“The Ohio case, while extreme, is not an aberration. Corrupt electric utilities using ratepayer funds to roll back climate policy is not limited to Ohio. As I described in Short Circuiting Policy, it is an unfortunately common pattern.
Last week, the Illinois utility ComEd — whose parent company is Exelon — admitted to engaging in bribery and agreed to pay a $200 million fine. It’s very likely that another speaker, Michael Madigan, is involved in that case — the Illinois governor has already called on him to resign.
In Arizona, which I examine in my book, the FBI similarly launched an investigation into an elected official over its ties to a private electric utility, Arizona Public Service. As we now know, Arizona Corporation Commission Chair Gary Pierce met privately with then-Arizona Public Service CEO Don Brandt numerous times. The utility also funneled over $700,000 through a dark money group to Pierce’s son’s failed bid for secretary of state.
Arizona Public Service also secretly spent tens of millions on campaigns to elect its own regulators in order to secure favorable decisions, including clean energy rollbacks and generous rate hikes. In 2018 alone, it spent upward of $40 million to successfully block a clean energy ballot initiative. The new CEO, Jeff Guldner, played a key role in directing the utility’s dark political spending.
And this isn’t a new strategy. Throughout the 1990s, electric utilities including FirstEnergy and Arizona Public Service were key funders of climate denial.”
“The dogged folks at the Energy and Policy Institute — a utility watchdog that has turned up real-time facts in most of these cases — paint a clear picture for those paying attention: Most electric utilities are resisting the clean energy transition and using corruption to do it.”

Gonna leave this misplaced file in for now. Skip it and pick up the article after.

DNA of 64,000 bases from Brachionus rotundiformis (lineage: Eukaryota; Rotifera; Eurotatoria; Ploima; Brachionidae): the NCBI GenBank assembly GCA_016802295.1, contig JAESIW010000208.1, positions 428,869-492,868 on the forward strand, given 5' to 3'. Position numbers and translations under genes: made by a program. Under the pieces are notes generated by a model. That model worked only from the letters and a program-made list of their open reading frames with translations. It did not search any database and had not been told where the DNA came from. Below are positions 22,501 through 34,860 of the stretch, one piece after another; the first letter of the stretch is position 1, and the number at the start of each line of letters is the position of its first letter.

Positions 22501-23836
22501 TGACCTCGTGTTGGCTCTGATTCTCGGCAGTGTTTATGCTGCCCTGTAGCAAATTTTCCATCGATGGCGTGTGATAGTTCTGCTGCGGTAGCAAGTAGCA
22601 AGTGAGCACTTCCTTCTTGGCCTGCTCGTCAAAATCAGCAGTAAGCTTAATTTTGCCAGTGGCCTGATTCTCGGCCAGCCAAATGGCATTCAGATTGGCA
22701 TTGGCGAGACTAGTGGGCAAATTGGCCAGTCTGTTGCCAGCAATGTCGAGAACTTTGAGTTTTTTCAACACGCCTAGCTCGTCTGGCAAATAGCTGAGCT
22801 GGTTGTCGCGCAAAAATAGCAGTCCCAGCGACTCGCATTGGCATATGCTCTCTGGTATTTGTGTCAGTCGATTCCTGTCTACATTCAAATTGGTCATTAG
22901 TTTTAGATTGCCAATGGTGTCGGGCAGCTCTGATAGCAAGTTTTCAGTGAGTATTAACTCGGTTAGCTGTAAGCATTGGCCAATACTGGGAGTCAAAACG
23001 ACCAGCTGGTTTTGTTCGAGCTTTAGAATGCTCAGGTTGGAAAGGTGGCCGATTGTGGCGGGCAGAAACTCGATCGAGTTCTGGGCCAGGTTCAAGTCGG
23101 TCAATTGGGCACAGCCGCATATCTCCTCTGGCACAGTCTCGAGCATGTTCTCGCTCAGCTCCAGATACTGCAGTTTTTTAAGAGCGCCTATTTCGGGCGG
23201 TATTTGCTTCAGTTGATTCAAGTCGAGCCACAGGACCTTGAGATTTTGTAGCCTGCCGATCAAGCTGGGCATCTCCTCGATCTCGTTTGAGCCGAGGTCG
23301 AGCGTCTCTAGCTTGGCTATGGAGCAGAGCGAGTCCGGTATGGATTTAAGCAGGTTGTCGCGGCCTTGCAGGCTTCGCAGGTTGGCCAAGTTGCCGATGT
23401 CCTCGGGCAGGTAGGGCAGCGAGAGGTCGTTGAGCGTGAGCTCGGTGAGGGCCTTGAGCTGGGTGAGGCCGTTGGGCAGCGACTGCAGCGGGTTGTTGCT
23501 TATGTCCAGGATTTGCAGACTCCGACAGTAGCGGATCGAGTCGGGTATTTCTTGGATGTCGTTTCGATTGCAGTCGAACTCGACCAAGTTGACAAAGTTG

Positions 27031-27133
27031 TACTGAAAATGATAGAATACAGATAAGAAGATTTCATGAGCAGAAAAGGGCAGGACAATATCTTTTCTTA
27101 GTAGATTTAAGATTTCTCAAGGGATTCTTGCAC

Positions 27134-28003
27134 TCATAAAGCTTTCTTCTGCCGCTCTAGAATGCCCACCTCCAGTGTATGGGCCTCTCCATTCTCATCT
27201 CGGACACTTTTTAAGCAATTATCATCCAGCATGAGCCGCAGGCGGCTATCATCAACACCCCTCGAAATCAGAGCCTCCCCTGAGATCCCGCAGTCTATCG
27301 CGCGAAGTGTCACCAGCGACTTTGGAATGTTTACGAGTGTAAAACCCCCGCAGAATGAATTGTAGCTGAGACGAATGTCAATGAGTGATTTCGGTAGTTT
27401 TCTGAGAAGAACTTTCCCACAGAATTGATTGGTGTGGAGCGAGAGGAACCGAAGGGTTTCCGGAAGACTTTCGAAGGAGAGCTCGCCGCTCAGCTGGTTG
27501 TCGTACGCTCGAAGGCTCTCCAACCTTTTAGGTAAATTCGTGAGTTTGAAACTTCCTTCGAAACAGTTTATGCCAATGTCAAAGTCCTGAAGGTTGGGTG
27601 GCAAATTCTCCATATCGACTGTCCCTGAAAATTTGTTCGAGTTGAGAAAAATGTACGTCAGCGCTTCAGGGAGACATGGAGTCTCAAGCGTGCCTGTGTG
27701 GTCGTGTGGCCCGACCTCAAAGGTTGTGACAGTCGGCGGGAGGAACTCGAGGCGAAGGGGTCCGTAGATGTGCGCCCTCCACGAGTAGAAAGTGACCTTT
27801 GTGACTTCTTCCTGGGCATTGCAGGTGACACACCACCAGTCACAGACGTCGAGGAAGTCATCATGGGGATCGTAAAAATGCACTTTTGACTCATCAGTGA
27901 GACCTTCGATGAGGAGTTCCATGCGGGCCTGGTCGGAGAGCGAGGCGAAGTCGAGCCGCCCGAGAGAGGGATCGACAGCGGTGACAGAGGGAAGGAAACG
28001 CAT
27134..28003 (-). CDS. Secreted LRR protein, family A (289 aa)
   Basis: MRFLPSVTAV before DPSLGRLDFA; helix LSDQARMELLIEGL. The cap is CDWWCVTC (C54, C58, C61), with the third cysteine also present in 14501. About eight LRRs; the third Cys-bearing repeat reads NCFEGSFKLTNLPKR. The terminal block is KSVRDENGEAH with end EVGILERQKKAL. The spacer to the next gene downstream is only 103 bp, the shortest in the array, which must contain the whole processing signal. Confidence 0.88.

“Energy analysts, however, caution that Sanders’s 2030 plan would require a federal infrastructure investment not seen since the construction of the interstate highway system. To get close to Sanders’ 100 percent clean energy goal by 2030, researchers estimate the U.S. would need to add about 800 GW of wind and solar resources — about 25 times the amount the federal government expects to be built this year — along with ample amounts of battery storage and transmission. The Sanders camp forecasts that would cost about $2 trillion.
“Our best year for solar and wind — we’d have to multiply that by three and then sustain it for the next decade,” said Sonia Aggarwal, vice president at the analysis firm Energy Innovation, which advises world governments on their climate targets.
While turning the power grid over to 100 percent renewables presents significant technical difficulties, the clean energy deployment is “not out of the question,” Aggarwal said. However, Sanders’ plan to shut down nuclear power plants will make it “much more difficult.” The nation’s 60 nuclear plants generated more than half of U.S. carbon-free energy last year, but the Sanders campaign says it will phase them out by denying extensions of their operating licenses when they expire.
Many of those nuclear plants have licenses that expire after 2030, but Sanders expects the cheaper solar and wind power to drive most them into retirement. The stability those reactors provide to the power grid would be hard to replace with the variable output of the renewables, said Leah Stokes, assistant professor of political science at the University of California Santa Barbara.”
“Federal regulators are now actively working to counteract the effects of state-level clean energy policy, despite opposition from virtually everyone except the fossil fuel generators that directly stand to benefit. And by doing so, they will crank up costs on 65 million consumers (as a start).”